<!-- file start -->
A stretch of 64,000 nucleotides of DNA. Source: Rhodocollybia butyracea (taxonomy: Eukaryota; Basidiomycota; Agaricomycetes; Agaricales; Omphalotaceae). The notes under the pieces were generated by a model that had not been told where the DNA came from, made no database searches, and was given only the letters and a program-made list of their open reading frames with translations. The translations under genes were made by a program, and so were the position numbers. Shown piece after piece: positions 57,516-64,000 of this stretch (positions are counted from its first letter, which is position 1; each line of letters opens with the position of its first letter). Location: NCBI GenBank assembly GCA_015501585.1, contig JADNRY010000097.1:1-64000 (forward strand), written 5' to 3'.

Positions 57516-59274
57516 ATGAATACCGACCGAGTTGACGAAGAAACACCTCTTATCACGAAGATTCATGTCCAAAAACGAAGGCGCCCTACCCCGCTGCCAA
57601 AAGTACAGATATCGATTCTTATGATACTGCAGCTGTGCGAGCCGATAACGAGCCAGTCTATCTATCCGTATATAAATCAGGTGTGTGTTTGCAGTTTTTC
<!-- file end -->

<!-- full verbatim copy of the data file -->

A stretch of 64,000 nucleotides of DNA. Source: Rhodocollybia butyracea (taxonomy: Eukaryota; Basidiomycota; Agaricomycetes; Agaricales; Omphalotaceae). The notes under the pieces were generated by a model that had not been told where the DNA came from, made no database searches, and was given only the letters and a program-made list of their open reading frames with translations. The translations under genes were made by a program, and so were the position numbers. Shown piece after piece: positions 57,516-64,000 of this stretch (positions are counted from its first letter, which is position 1; each line of letters opens with the position of its first letter). Location: NCBI GenBank assembly GCA_015501585.1, contig JADNRY010000097.1:1-64000 (forward strand), written 5' to 3'.

Positions 57516-59274
57516 ATGAATACCGACCGAGTTGACGAAGAAACACCTCTTATCACGAAGATTCATGTCCAAAAACGAAGGCGCCCTACCCCGCTGCCAA
57601 AAGTACAGATATCGATTCTTATGATACTGCAGCTGTGCGAGCCGATAACGAGCCAGTCTATCTATCCGTATATAAATCAGGTGTGTGTTTGCAGTTTTTC